I recently had the chance to read an advanced reader copy of Heather Webber’s “truly, madly”
This book was a delightful read. I enjoyed the characters right from the first chapter, but I enjoyed the premise even more. Lucy Valentine’s family has long been able to matchmake by use of their psychic skills to read auras, and they amassed a fortune in the process. Unfortunately, Lucy lost this power when she was fourteen due to an electric shock. Ever since then her psychic power has been to locate lost items. Hardly the talent needed to run a matchmaking business, yet that’s exactly what she has to do when her father takes an unexpected leave out of the country.
The dialogue was snappy and sassy, the romance keen, and the plot moved along quickly. Webber balanced the pacing well without bogging the story down with the different plot lines. There was a smattering of vulgar language, giving this novel a strong PG rating. The novel also dealt with sexual tension, but in a sensual, teasing way, never smutty. Think more like Castle and Moonlighting, less like Gossip Girl. Webber also had a good command of language, especially regarding humor. I found myself often studying the way she delivered punchlines.
As Lucy’s character dealt with the mysteries she tried to solve, and the ramifications of using her talent publicly, Webber stepped up the pace of the story and moved events along quickly. I will be surprised if this novel doesn’t have its movie rights optioned. It seemed made for the jump to the screen, either silver or plasma.
I have to admit that the girlish cover colors had me nervous, but I was determined to open my horizons this year and read something out of my box. I was happily surprised to find myself in love with the characters and enjoying their escapades. This is how I would like my books to affect readers. I want them to forget about their difficult lives and their hang ups and baggage while reading my stories. I’m not sure I’ll ever write great literature. I honestly don’t think it’s within me, but if I can write a book that entertains the way this one entertained me, I will consider that a great accomplishment.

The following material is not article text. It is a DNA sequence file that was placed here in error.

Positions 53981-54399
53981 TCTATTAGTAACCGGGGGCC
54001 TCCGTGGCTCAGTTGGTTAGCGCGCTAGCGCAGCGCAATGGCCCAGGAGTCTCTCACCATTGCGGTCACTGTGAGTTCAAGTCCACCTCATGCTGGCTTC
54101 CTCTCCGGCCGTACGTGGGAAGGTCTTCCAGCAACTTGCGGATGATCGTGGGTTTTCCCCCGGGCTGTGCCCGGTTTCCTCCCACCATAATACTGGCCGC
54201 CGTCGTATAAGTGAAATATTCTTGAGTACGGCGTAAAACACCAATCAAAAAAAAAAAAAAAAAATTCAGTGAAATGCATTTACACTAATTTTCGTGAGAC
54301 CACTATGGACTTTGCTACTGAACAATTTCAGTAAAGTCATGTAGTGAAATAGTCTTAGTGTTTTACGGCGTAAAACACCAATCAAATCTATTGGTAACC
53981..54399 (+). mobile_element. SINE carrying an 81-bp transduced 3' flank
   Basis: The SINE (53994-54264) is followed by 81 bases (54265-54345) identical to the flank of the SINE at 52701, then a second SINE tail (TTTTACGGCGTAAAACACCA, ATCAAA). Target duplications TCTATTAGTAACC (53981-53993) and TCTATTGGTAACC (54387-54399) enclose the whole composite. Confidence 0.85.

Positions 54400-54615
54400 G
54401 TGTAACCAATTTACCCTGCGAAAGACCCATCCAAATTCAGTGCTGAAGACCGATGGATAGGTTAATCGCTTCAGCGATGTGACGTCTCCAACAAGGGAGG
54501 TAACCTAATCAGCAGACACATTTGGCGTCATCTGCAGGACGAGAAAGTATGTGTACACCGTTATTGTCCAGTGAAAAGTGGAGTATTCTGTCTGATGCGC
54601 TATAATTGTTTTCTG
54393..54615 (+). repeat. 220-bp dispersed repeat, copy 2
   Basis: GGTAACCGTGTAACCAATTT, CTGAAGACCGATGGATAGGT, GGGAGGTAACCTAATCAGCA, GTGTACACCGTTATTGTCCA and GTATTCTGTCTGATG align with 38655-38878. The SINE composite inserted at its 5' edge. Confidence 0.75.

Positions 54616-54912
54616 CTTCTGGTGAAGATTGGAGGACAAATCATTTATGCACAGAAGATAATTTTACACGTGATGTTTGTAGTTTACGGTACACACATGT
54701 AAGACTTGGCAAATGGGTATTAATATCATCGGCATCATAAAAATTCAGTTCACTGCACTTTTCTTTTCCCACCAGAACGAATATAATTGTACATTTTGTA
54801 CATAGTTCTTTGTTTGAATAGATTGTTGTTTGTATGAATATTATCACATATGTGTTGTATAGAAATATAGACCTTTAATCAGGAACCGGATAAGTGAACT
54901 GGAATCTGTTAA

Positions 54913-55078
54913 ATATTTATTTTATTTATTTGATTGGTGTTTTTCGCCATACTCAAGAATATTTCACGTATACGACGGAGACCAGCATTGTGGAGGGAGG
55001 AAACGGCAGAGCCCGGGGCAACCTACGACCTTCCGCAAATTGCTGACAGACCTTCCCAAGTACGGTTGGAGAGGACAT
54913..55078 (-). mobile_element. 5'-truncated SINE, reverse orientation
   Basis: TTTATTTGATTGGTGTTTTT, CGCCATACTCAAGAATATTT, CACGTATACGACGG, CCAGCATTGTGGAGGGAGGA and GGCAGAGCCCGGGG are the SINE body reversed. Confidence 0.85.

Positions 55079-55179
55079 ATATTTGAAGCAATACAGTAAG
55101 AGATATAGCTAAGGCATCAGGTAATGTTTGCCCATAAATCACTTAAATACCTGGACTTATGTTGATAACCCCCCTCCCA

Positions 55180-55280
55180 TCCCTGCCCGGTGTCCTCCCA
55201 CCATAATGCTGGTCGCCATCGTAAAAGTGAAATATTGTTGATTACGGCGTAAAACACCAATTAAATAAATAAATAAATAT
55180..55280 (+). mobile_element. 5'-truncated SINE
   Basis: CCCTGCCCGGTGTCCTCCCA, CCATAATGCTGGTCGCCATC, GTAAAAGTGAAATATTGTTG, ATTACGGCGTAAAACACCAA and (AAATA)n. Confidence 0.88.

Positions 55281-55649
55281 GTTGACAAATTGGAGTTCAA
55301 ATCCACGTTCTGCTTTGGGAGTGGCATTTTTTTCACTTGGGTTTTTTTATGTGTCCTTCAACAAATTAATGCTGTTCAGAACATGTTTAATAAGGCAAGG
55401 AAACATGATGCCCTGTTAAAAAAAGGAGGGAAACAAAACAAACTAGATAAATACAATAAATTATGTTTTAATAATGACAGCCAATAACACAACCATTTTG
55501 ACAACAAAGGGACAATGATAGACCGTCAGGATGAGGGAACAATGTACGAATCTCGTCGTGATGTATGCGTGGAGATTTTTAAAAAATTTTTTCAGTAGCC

There were a few downsides I encountered while reading “truly, madly”. The descriptions often felt flat and uninspired to me, as if Webber was transcribing notes instead of painting a scene. Also, the scene where Lucy damaged her feet seemed to come out of the blue. I reread the text several times and could find no reference to what caused her injuries. I just assume it happened while she ATVed through the woods without shoes on. Or I could have missed it. I imagine this hole was caught and addressed in the final release.
Overall, a good read. If you are looking for a meaningful exploration of father/daughter relationships and the dynamics of tradition and expectations upon the youth of dynasties, then this isn’t the book for you. If you are in the mood for a light hearted romance with a smattering of mystery, suspense, and adventure thrown in, this book might be just what you’re looking for. Sometimes we just want to be entertained.